SECURE Act – What Do I Need to Know?

The SECURE Act slipped through approval in late December 2019. There was not a whole lot of buzz around this bill or what its potential implications are. SECURE stands for The Setting Every Community Up for Retirement Enhancement Act. This bill is the first major retirement legislation since the Pension Protection Act in 2006.

There are some great advantages for small business owners in the act. For one, it will make setting up a safe harbor retirement plan easier and less expensive. Small business owners will now have until October of the following year to set up a plan for the prior year. This allows business owners to receive solid tax advice on what the tax benefit could be for them and permits ample time to be able to get the plan up and going.

Employers can also get a maximum tax credit of $500/year to set up a plan with automatic enrollment. Not only is this a bonus to employers, but it is also beneficial to their employees. Most individuals take the path of least resistance and if they are automatically enrolled, the likely outcome is that more people will save for retirement then if they had to take the time to actually set up the account.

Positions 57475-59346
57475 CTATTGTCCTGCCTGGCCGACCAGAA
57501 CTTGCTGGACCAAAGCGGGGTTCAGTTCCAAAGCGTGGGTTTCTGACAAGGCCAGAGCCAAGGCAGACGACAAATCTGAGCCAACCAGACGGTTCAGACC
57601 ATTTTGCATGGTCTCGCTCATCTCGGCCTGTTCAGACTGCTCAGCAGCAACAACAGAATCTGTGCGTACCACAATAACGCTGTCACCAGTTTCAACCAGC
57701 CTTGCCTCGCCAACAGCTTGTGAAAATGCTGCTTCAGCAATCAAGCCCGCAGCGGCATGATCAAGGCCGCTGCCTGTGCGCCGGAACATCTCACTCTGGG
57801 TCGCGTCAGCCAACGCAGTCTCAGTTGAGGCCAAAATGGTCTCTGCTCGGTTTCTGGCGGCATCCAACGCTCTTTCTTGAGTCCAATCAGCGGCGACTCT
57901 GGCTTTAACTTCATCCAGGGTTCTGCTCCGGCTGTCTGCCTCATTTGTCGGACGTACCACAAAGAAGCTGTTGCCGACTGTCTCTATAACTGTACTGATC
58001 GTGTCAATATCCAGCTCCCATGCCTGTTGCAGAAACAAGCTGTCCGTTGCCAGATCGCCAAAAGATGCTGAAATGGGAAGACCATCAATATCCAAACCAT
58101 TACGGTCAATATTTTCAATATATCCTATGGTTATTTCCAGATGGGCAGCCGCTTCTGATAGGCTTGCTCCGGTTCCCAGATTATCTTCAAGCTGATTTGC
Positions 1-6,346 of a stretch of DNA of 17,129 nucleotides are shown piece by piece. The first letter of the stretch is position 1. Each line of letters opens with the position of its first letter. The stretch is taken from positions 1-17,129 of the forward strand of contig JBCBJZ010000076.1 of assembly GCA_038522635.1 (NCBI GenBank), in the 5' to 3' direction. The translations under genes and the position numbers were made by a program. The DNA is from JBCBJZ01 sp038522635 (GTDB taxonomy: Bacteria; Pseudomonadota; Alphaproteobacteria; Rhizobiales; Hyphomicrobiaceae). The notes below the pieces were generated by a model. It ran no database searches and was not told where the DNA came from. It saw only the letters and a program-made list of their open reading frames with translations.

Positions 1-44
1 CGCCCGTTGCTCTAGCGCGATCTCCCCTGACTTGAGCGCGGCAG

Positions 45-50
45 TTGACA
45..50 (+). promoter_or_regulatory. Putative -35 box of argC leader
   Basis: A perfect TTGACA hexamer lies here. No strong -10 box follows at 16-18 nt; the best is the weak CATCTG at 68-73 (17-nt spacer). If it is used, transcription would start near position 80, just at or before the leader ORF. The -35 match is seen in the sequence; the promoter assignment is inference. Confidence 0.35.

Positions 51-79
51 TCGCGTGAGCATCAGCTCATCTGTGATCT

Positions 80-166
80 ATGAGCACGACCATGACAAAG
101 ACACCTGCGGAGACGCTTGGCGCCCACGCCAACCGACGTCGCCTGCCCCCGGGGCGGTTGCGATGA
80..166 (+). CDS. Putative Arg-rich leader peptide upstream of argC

There is also an increase to start up plans for the tax credit. For the first three years of the plan the credit is $250/eligible employee, subject to a minimum of $500 and a maximum of $5,000. Previously, there was a maximum of $500.

The other positive change is participants of plans can take penalty free distributions up to $5,000 to cover the birth or adoption of a child. There is also an option to not repay the distribution, but be aware it does increase taxable income.

On the downside, the penalties are substantially increased for late filing of the Form 5500. It is increased to $250/day up to a maximum of $150,000 per late filing.

The revised act also changed the Required Minimum Distribution (RMD) age from 70 ½ to 72. This will be a positive change for many people who do not need to start their RMD until a later age. For beneficiaries of an inherited IRA, the account MUST be fully distributed within ten years following death with certain exceptions for spouses, children, and disabled beneficiaries.

Overall, the updated act will hopefully start increasing retirement plans for employees, while providing a tax benefit to employers as well. Of note, all of these provisions begin with the 2020 tax year, not 2019.